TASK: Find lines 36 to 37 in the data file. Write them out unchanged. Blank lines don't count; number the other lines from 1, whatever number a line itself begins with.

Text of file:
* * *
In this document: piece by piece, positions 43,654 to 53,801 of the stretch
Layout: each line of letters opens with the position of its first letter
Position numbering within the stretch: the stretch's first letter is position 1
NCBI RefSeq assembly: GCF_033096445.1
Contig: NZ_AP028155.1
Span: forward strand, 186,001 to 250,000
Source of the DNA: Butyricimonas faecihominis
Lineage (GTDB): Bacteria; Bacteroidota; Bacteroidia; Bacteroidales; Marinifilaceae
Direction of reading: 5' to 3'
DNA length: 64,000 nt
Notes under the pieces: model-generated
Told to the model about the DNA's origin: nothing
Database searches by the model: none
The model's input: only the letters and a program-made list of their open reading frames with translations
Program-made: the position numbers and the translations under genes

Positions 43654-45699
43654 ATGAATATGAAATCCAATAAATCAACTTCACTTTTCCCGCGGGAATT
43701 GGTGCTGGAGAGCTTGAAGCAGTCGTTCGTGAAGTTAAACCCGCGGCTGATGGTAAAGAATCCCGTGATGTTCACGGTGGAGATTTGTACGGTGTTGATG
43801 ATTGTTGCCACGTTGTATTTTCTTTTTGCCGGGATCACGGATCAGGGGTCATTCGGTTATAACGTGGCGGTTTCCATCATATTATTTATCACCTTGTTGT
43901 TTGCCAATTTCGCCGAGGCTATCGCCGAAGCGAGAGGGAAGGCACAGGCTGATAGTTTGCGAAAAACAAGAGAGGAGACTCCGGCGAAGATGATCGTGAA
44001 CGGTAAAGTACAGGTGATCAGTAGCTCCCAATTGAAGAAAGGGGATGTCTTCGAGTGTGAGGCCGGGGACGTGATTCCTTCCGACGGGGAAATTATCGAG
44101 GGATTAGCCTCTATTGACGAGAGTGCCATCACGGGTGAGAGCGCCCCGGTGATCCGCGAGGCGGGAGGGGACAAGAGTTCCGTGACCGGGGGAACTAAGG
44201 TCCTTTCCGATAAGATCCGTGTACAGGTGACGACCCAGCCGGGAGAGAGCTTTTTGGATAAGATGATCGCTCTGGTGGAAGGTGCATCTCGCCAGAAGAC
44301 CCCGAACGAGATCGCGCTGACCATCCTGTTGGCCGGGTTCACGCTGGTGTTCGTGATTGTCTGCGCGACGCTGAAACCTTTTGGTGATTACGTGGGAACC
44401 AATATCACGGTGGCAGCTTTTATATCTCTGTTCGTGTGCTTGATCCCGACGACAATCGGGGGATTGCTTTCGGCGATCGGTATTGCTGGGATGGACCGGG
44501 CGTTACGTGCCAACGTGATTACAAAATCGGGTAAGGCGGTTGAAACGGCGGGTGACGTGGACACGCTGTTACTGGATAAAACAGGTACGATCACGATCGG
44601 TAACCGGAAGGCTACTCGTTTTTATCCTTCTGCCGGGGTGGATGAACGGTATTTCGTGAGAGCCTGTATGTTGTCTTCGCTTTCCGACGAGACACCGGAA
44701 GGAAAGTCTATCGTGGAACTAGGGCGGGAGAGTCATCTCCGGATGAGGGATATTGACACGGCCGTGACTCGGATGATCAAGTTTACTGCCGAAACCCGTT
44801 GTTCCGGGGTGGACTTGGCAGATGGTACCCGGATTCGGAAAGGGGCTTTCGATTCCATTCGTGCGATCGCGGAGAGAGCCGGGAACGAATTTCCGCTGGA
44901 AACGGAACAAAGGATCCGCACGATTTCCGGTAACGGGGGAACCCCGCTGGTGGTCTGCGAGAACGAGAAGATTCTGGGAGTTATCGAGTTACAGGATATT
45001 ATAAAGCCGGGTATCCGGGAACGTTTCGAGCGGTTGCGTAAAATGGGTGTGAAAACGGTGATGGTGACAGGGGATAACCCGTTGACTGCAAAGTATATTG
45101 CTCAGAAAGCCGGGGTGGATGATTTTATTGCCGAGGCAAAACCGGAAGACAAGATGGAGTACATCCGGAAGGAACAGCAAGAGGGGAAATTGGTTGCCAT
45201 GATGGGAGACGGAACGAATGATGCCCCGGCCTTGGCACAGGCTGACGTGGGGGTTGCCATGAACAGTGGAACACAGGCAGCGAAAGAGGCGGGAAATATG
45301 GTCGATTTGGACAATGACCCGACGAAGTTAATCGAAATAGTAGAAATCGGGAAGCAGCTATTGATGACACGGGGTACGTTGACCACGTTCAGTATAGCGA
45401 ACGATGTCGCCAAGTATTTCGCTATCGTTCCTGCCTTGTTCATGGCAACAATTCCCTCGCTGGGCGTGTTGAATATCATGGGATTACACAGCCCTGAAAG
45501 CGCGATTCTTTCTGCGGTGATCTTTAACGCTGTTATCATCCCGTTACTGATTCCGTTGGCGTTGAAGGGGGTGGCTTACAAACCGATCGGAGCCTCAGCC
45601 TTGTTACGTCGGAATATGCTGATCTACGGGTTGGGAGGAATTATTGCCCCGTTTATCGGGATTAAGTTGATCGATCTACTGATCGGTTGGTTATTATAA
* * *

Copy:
45501 CGCGATTCTTTCTGCGGTGATCTTTAACGCTGTTATCATCCCGTTACTGATTCCGTTGGCGTTGAAGGGGGTGGCTTACAAACCGATCGGAGCCTCAGCC
45601 TTGTTACGTCGGAATATGCTGATCTACGGGTTGGGAGGAATTATTGCCCCGTTTATCGGGATTAAGTTGATCGATCTACTGATCGGTTGGTTATTATAA